HIPAA works from the premise that individuals should control their own
personal health information. HIPAA has significant exceptions to allow medical
care to be provided to the patient without unduly burdensome paperwork
requirements. HIPAA also have broad exceptions for research access to
records, but these still make certain types of research much more burdensome
or impossible to do. As discussed in the Public Health section, there are also
significant exceptions to HIPAA for public health investigations.
HIPAA does provide some useful additional protections for patient privacy and it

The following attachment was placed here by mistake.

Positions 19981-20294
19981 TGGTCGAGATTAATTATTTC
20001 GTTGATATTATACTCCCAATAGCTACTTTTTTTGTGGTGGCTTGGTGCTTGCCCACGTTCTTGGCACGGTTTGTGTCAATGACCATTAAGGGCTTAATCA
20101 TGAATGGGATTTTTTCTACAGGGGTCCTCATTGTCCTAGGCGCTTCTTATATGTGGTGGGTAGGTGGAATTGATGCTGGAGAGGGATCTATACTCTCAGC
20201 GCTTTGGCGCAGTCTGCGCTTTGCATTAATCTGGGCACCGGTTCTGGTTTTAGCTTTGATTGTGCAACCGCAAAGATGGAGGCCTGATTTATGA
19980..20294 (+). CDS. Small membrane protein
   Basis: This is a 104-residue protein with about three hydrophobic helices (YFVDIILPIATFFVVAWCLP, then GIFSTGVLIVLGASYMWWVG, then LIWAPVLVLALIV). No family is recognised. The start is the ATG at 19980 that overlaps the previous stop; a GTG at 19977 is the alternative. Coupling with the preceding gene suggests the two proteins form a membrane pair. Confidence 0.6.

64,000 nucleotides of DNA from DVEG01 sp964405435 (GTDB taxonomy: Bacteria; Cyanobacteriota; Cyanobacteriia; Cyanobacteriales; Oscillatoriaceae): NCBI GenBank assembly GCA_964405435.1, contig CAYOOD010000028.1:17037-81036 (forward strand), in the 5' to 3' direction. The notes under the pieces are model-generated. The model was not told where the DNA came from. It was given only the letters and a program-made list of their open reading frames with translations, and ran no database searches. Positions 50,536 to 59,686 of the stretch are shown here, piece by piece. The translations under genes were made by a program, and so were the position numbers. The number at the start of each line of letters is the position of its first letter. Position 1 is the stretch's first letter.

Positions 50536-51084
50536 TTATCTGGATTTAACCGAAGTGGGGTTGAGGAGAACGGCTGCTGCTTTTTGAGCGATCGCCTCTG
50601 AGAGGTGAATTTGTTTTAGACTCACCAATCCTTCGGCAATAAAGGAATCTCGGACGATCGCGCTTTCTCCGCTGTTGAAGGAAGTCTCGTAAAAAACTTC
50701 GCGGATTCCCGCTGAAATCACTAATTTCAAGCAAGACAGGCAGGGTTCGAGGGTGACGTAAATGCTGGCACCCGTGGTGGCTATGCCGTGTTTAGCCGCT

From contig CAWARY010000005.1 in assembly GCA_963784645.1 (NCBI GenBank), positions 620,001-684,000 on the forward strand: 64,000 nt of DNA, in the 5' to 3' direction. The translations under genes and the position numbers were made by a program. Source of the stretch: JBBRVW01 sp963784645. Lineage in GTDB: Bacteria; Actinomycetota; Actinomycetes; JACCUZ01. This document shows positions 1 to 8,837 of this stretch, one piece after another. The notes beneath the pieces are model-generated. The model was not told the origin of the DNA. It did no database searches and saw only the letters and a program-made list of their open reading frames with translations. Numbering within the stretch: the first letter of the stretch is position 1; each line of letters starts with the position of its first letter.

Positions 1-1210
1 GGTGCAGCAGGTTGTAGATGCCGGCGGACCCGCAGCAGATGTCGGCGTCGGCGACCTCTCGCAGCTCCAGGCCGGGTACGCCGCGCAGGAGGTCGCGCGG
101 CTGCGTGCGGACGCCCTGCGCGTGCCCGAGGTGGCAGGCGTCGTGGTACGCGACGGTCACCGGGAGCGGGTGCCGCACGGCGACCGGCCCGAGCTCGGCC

gives patients better control over their medical information. This comes at a
significant cost to hospitals and other medical care providers, as well to medical
research. Given the numerous exceptions to HIPAA, which privacy advocates
argue really allow most of the practices they are concerned about, it is not
clear that HIPAA will be worth its cost. Only time can answer that question.